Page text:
By Winston Sammut
For a sector which has historically generally been less volatile than the broader equity market, listed A-REITs have not demonstrated that quality, at least over the last 12 months. In fact, whilst volatile the sector bias has been to the downside. Accordingly, it is probably a good time to have a look at the reasons why this is occurring to determine if there indeed is value in the sector and if so where that value lies.
Please refer to the following Dashboard which displays the month end prices of 24 REIT securities as well as the S&P/ASX 300 A-REIT Accumulation Index, over the 12-month period ended 31 March 2023. Except for one security (Aspen Group-ASX: APZ) which ended the period higher (+4.8%), the remaining 23 stocks all ended lower as the benchmark Index fell 16.4%. Interestingly, only 7 stocks managed to beat the Index with the remaining 17 stocks performing worse. The appended table lists 12 month returns in descending order:
A closer examination of the data reveals that fund managers and REITs with exposure to office/commercial assets were amongst the worst performers over the year (Centuria Capital, Centuria Office and Charter Hall Group). Also, at the bottom of the table, Eureka Group Holdings undertook a capital raise and has traded below the issue price since the raise. Fund managers enjoyed a positive period of growth in the lower interest environment brought about by Covid. Having regard to the higher interest rate setting now in place, it is expected that property-focused fund managers will likely find it difficult to grow their business (funds under management). An additional Covid impact came from the “working from home” (WFH) aspect brought about because of several lockdowns. Whilst the number of employees who worked from home at the peak of the lockdown periods has diminished, physical occupancy of commercial office space is unlikely to resume to pre-covid levels. Accordingly, the demand for additional space from growing businesses appears to have eased somewhat, raising concerns regarding the outlook for rents. REITS exposed to commercial property have been punished by investors when adding to the mix that higher interest rate negatively impact on property valuations.
As a consequence of the RBA’s 10 increases in the Overnight Cash Rate in as many months, the market is pricing the REIT sector at a level which implies circa 20% declines in asset values. Hence the prevailing current discounts to Net Asset values. The problem with this assumption is that there has been little in the way of meaningful physical transactional activity to back up this conjecture.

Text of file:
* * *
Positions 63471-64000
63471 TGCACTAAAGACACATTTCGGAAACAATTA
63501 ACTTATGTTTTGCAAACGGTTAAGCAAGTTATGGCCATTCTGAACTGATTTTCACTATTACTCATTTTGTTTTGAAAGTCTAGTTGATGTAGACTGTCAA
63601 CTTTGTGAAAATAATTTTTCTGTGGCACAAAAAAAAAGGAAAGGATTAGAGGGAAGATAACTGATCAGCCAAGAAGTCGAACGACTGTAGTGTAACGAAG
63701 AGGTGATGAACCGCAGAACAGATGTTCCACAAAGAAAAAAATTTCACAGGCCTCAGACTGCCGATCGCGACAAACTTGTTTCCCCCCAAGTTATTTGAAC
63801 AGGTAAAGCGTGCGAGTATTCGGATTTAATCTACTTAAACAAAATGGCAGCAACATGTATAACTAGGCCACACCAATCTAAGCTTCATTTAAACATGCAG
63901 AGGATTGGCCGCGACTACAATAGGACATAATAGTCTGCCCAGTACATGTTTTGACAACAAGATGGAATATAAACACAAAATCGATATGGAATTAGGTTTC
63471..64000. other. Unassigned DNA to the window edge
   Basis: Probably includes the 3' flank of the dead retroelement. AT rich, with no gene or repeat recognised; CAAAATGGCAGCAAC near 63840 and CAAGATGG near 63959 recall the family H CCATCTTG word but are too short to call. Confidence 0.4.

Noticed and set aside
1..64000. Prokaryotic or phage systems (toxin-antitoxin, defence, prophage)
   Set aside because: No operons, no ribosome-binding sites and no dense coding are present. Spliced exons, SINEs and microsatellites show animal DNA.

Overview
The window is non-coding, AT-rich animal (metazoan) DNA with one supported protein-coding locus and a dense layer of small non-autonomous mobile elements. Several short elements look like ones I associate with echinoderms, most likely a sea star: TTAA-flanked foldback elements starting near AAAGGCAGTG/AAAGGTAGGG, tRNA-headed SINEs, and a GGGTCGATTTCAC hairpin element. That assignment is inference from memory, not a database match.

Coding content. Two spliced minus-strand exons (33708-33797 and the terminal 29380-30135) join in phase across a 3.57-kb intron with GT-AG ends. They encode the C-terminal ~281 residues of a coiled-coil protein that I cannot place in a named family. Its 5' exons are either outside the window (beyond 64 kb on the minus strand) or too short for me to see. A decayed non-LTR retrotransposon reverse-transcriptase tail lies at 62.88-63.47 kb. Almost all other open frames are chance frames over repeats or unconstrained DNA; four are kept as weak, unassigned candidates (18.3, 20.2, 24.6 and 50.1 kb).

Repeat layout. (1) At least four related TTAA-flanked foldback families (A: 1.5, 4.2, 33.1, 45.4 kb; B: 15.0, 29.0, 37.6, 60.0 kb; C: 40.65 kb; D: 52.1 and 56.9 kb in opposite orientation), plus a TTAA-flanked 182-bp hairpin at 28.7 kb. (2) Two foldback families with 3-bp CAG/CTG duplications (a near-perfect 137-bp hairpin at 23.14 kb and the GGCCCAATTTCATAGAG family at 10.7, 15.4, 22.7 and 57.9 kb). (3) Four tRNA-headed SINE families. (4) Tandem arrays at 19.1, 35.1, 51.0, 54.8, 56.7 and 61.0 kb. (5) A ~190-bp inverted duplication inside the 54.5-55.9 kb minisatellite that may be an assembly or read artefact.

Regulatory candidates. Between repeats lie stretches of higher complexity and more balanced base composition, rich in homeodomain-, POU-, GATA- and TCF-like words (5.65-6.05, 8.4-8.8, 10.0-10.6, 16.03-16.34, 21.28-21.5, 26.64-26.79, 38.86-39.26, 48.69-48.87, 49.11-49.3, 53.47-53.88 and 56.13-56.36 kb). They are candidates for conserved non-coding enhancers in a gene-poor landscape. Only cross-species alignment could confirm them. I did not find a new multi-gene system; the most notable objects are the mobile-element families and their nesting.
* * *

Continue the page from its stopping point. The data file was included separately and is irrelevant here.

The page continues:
In a continuation of the flight to higher grade buildings with greater tenant amenity, take-up for prime grade assets featured across Melbourne, Brisbane & to some extent Perth. Leasing activity in 1Q23 has remained relatively stable & physical occupancy of office space seems to be improving albeit market vacancy remains at historical highs. It appears that WFH is slowly abating in Sydney & Melbourne, with the latest unemployment rate remaining low at 3.5%. Having regard to cost-of-living pressures there remains the risk of recession & increased unemployment which would likely lead to rising/elevated vacancies & incentives. In spite of Perth’s prime net absorption, its prime vacancy rate rose 1.6% to 16.6%. Elsewhere in Sydney & Melbourne, both prime markets recorded 1Q23 incentive increases of 0.3%, to 34.8% & 39.6% respectively.
Expectations are that incentives will remain elevated given competition for tenants.
Until such time that interest rates stabilise, the sector will likely continue to remain under pressure. However, the underlying sub-sector asset classes are expected to behave differently.
The small amount of transactional evidence indicates a 5% to 10% discount to book values with a lack of evidence for upper tier assets.
Transactional evidence indicates retail assets are trading close to book value.
Ongoing demand for facilities providing sound sector support.
Whilst seemingly offering value in the A-REIT sector, investors seem to be sitting out of the market awaiting interest rates to settle as well as an increase in transactional activity, particularly in the office market. In the meantime, several opportunities in the non-tradional property sub-sectors offer relative value. These include seniors/retirement living, rural property and service stations. Lifestyle Communities (ASX: LIC), Ingenia (ASX: INA) and Eureka Group Holdings (ASX: EGH) are considered to offer value in the seniors living/retirement space. Rural Funds Group (ASX: RFF) for exposure to rural property and Waypoint REIT (ASX: WPR) and Dexus Convenience Retail REIT (ASX: DXC) for service stations.